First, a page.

Expansion and Risk at Hansson Private Label, Inc.
Evaluating Investment in the Goliath Facility HBS#4021
Vent Consulting takes pleasure in presenting our Hanson Private Label’s (HPL) capital expansion executive summary. We carefully reviewed all applicable case materials and believe we have quantified your primary risks, benefits, and most attractive course of action.
1) HPL has performed exceptionally well since inception in 1992. Financial statements show that operating revenues have increased from $503.4M in 2003 to $680.7M in 2007. During this time, gross operating profit increased by $24.3M. This illustrates that the company is not sacrificing profits for top level growth. Capital replenishment matches or …show more content…
Additionally, the calculated profitability index of 1.11 suggests the project should be pursued. Note that the discounted payback period is just under 7 years, 4 years beyond the contractual commitment under consideration with HPL’s largest retail customer.
3) Sensitivity analysis reveals interesting factors, however. Note in the additional tabs:
• Ramping up capacity utilization to 85% in 3 years instead of the projected 5 years yields a full 2% IRR increase.
• If aggressive marketing can capture secondary demand from competitors and increase capacity utilization from 85% to 95% in years 4 through 10, IRR is increased to 14.8%.
• The project is very sensitive to unit selling price. If expected annual growth in sales price rises from 2% to just 3.5%, IRR rises a full 6.7% to 17.8%.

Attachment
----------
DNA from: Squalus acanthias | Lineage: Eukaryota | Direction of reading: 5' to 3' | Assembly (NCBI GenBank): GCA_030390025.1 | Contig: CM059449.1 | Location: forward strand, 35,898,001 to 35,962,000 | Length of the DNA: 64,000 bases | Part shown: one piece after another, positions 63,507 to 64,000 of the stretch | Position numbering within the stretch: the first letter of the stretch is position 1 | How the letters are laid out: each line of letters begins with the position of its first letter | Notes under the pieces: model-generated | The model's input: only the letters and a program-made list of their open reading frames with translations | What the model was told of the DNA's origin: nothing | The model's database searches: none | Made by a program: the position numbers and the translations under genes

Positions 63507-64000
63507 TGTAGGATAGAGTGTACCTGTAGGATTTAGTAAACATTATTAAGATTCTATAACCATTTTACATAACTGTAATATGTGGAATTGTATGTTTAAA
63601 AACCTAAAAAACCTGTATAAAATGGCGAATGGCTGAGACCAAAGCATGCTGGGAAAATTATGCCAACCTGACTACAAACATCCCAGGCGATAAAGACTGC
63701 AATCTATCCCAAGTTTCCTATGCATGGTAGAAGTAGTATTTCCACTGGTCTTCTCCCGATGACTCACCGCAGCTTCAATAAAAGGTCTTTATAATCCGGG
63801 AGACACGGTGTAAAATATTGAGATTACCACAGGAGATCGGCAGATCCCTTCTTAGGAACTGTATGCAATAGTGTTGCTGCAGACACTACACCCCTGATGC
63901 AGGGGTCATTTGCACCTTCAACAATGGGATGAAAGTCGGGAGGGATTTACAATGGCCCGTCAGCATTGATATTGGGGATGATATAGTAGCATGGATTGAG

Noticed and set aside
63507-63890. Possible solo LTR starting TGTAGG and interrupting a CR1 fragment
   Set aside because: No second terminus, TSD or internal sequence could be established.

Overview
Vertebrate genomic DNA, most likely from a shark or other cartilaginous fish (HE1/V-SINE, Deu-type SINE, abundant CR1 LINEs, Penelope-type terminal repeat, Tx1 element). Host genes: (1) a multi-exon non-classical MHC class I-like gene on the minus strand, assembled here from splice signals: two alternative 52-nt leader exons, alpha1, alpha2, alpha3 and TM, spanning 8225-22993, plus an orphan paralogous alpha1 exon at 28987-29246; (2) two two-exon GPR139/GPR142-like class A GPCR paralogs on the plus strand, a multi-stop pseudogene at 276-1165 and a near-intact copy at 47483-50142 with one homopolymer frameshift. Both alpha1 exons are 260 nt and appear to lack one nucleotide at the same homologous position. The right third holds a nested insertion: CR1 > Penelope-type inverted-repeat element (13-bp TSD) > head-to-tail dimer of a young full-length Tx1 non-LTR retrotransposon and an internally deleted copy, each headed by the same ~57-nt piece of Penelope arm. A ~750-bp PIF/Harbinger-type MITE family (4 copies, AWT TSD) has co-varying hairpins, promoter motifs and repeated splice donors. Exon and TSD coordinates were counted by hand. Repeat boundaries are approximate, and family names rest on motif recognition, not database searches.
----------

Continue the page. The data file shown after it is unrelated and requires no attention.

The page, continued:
• The project is also very sensitive to commodity costs. A small .5% increase in expected inflation from 1.0% to 1.5% annual raw material costs reduce baseline IRR calculations to 9.5%, making the project unattractive compared to the 9.38% discount rate.
• Improved capital planning yields expected improved project returns. The last tab illustrates a potential improvement of 2.5% IRR.
Given this information, Vent Consulting has identified 3 courses of action (COA): 1) Accept the capital expansion proposal as written by Mr. Gates 2) Accept the retailer ‘s 3–year contract, but reduce capital risk by
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Moreover, Robert Gates’ estimation of the price increase (2.0%) differs from the information provided in the case (1.7%). This overestimates revenue and thereby FCF. To make better projections for the firms’ FCF, Robert Gates would also have to consider the opportunity cost of alternative investments, the risk exposure throughout the project and operational risks after three years.